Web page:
The Burmese junta is still tightening its judicial grip around Aung San Suu Kyi. Generals charge 1991 Nobel Peace Prize laureate, overthrown in February, with “electoral fraud” in 2020 legislative elections, newspaper reported Global New Light of Myanmar, controlled by the regime, without giving further details, Tuesday, November 16.
Fifteen other officials, including former President Win Myint, also arrested during the coup d’état of 1is February, will be prosecuted for the same offense.
The junta justifies its passage in force by assuring to have discovered more than 11 million irregularities during the elections of November 2020, won hands down by the National League for Democracy (LND), the party of Aung San Suu Kyi. But no one had been charged for it so far. At the time, international observers qualified the election as “Globally free and fair”.
New elections by August 2023
Junta leader Min Aung Hlaing threatened to dissolve the NLD, the main opposition force in Burma. He assured that new elections would be organized by August 2023.
“The junta uses spurious allegations of electoral fraud to justify its coup”Richard Horsey, analyst at the International Crisis Group, told Agence France-Presse. “Aung San Suu Kyi and his party had overwhelming support from voters, the guilty verdicts will not convince anyone. “
This new indictment of the former leader, under house arrest for more than nine months, comes the day after the release of American journalist Danny Fenster, pardoned after more than six months of detention on the eve of a trial where he risked a conviction. life imprisonment for terrorism. He was deported to the United States.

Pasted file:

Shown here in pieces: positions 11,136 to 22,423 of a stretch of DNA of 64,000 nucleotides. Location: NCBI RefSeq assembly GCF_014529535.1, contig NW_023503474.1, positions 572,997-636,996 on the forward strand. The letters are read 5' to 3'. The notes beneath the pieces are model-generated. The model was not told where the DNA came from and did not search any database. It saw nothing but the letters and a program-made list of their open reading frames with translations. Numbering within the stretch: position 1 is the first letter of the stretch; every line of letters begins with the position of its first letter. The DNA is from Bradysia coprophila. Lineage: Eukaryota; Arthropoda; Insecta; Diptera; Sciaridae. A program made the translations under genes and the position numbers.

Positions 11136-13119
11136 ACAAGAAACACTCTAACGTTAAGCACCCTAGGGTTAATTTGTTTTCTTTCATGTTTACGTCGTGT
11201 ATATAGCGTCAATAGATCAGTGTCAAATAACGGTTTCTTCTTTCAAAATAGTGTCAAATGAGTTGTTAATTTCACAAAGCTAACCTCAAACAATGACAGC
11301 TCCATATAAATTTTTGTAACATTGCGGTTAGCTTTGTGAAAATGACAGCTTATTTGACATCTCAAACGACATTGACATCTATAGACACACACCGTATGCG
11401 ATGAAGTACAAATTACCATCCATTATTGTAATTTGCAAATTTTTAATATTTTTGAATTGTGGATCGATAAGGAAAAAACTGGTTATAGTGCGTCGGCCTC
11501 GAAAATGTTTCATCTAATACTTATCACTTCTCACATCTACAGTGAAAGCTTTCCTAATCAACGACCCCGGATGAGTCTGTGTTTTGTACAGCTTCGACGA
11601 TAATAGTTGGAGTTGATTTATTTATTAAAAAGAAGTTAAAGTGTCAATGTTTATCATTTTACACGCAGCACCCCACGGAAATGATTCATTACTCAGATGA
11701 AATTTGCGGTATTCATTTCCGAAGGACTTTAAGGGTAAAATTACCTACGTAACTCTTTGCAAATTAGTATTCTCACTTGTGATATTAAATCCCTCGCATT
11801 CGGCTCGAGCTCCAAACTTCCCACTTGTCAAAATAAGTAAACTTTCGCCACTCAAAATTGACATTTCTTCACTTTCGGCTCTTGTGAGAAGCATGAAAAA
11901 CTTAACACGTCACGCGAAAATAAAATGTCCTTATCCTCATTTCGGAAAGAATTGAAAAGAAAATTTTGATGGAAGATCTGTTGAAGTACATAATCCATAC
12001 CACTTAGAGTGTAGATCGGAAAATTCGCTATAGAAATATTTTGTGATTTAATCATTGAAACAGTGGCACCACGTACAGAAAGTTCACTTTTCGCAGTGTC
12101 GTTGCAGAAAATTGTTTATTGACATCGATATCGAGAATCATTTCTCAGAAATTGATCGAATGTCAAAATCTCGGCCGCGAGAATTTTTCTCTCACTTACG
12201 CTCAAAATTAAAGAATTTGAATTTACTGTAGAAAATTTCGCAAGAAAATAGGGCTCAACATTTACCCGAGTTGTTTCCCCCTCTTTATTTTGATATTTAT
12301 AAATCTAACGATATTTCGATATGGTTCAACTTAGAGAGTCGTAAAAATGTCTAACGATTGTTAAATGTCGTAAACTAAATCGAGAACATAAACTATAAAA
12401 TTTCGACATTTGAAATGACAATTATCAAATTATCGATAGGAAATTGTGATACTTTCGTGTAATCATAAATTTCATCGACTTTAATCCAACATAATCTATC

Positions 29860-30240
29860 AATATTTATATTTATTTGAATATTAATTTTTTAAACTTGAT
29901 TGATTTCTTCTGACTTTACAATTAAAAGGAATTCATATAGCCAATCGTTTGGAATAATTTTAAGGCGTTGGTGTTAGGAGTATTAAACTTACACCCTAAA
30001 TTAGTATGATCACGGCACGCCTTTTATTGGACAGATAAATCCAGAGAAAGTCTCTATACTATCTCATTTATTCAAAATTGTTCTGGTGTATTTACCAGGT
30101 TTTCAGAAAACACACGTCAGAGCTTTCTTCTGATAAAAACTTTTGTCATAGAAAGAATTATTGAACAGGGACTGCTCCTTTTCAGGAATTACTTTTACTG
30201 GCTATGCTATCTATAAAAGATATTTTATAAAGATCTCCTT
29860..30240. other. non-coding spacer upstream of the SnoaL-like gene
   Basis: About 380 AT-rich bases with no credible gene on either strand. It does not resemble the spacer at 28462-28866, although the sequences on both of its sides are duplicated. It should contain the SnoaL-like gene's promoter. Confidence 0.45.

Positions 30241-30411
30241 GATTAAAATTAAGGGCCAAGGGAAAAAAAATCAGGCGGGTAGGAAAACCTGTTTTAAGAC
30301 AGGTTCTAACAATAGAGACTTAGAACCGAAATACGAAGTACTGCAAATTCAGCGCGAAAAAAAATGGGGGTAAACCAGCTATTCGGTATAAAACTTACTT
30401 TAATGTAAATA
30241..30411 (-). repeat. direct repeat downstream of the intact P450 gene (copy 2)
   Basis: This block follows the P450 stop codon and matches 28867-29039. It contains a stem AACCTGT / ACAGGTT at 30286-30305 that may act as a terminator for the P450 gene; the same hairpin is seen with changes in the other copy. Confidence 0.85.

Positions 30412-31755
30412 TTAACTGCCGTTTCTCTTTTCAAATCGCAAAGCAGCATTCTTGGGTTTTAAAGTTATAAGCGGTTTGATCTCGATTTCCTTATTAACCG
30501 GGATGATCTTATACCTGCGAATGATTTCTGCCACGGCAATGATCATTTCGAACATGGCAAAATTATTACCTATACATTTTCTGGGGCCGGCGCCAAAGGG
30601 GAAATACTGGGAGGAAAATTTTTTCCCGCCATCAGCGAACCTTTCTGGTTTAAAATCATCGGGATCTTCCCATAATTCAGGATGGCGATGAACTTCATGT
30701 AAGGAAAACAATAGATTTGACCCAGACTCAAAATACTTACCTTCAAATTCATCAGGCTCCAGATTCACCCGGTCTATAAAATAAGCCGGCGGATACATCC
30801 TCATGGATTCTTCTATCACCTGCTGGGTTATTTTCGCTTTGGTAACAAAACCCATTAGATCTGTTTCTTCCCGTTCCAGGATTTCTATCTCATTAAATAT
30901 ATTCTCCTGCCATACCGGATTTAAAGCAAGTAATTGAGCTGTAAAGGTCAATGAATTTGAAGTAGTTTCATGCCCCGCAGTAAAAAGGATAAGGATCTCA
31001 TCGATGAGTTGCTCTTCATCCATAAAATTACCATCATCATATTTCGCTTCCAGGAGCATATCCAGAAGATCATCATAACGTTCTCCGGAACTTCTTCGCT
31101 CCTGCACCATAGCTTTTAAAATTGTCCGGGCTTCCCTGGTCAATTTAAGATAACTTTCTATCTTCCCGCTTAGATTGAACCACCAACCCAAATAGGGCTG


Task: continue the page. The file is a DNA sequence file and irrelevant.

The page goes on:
Aung San Suu Kyi, 76, has been on trial since June for a multitude of offenses – illegal importation of walkie-talkies, sedition, corruption, incitement to public disturbance … She is also accused of having violated the rules of restrictions against the Covid -19. A first verdict is expected on December 14 in this part of the case. She faces long years in prison if found guilty. At the end of October, Win Htein, an 80-year-old close collaborator, was sentenced to twenty years in prison for treason.
Press muzzled by the junta
Media are not allowed to attend the closed-door trial of Aung San Suu Kyi before a special court in the capital Naypyidaw. The junta also banned its legal team from speaking to the press and international organizations.
The February coup put an end to a democratic transition that had started ten years earlier. Since then, the soldiers have led a bloody crackdown on their opponents: more than 1,250 civilians have been killed and nearly 7,300 people are in detention, according to a local NGO, the Association for Assistance to Political Prisoners. She reported cases of torture, rape and extrajudicial executions.
The press is muzzled by the junta, which tries to strengthen its control of information, limiting access to the Internet and revoking media licenses. More than a hundred journalists have been arrested in recent months, according to the ASEAN Reporting association. Thirty-one of them are still in detention.
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In Burma, Aung San Suu Kyi prosecuted for “electoral fraud” during the legislative elections of 2020